Biden admin announces ‘Make Buy American Real’ to close loopholes in statute, boost transparency
An administration official called the proposals a 'bold action' from Biden
The Biden administration announced Wednesday plans to introduce the "Make Buy American Real" rule that it says will advance the White House’s commitment to "ensuring the future of America is Made in America."
"Made in USA" tags are, of course, ubiquitous in various department stores and home improvement retailers. But the tag may not always tell the entire story.
The administration pointed out that for products to qualify as American-made, just 55% of their parts need to be manufactured in the states. Part of the proposal is to move that threshold to 60% "and a phased increase to 75%."
Another part of the initiative is to shore up the U.S.’s domestic supply chain by proposing "enhanced price preferences to select critical products and components.
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"These preferences, once in place, would support the development and expansion of domestic supply chains for critical products by providing a source of stable demand for domestically produced critical products," the administration’s statement read.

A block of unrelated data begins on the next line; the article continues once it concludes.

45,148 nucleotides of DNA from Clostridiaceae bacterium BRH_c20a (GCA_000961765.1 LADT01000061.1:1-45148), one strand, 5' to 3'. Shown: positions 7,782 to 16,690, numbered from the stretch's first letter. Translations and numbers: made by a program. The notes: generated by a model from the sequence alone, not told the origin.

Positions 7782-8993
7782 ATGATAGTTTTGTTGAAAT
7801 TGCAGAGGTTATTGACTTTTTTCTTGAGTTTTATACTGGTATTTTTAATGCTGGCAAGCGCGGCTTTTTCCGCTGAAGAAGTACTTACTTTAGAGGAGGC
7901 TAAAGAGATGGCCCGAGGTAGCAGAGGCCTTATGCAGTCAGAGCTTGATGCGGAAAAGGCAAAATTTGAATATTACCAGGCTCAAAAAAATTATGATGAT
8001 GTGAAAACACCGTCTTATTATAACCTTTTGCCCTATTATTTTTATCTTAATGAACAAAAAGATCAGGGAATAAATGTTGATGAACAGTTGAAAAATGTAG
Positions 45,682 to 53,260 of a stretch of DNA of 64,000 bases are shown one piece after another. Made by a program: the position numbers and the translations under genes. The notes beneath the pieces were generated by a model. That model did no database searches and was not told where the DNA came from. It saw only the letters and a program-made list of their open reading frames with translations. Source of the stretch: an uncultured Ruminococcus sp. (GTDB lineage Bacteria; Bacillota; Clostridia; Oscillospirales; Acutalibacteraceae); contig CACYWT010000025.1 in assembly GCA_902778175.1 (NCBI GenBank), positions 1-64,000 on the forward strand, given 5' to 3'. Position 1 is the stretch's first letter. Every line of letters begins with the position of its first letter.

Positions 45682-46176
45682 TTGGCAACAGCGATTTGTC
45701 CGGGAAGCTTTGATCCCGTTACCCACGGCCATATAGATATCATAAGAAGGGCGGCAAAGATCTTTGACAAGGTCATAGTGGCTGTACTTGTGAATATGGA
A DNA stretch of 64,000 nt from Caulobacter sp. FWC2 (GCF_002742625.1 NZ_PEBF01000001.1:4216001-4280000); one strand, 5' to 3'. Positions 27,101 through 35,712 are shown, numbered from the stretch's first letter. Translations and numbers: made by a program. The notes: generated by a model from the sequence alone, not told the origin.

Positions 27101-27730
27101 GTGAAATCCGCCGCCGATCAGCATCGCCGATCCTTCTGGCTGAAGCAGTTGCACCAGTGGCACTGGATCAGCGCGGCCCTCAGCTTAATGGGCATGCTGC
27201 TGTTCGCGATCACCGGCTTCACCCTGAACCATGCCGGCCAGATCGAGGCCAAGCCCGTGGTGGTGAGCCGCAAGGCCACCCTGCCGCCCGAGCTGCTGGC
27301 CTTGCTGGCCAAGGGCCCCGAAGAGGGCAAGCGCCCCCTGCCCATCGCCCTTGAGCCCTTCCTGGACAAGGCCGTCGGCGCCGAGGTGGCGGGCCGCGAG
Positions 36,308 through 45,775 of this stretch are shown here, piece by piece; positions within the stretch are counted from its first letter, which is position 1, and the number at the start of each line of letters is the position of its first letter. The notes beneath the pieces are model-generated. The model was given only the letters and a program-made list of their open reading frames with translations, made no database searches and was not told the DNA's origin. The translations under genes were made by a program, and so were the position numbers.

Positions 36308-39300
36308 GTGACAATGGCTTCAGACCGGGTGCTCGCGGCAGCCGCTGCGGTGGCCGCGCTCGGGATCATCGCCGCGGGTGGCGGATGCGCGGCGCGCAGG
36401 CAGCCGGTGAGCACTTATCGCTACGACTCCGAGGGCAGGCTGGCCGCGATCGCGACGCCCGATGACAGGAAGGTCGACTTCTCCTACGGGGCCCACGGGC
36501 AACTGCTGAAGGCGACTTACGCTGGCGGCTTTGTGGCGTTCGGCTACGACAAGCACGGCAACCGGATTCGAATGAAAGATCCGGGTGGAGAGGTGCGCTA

An administration official called the proposals a "bold action" from Biden, who signed an executive order during the first days of his presidency that aimed to boost government purchases from U.S. manufacturers.
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The order modified rules for the Buy American program, making it harder for contractors to qualify for a waiver and sell foreign-made goods to federal agencies. The White House said at the time that the executive action will ensure that "the federal government is investing taxpayer dollars in American businesses — both small and large. These investments will help create well-paid, union jobs, and build our economy back better so that everybody has a fair shot at the middle class."
The Biden team also wants to increase transparency in Buy American rules that are already in place. Contractors, for example, are only required to inform the government "if they meet the content threshold rather than reporting the total domestic content in their products." The administration believes an improved reporting system for critical products can help fund American jobs.
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The administration said the reforms came after a month of over "a dozen roundtables with business associations, small businesses and labor unions."
The federal government will also leverage its purchasing power to "shape markets and accelerate innovation is a key part of the industrial strategy to grow the industry of the future and supporting U.S. workers community as part of the whole of government initiative," an administration official said.
The Associated Press contributed to this report.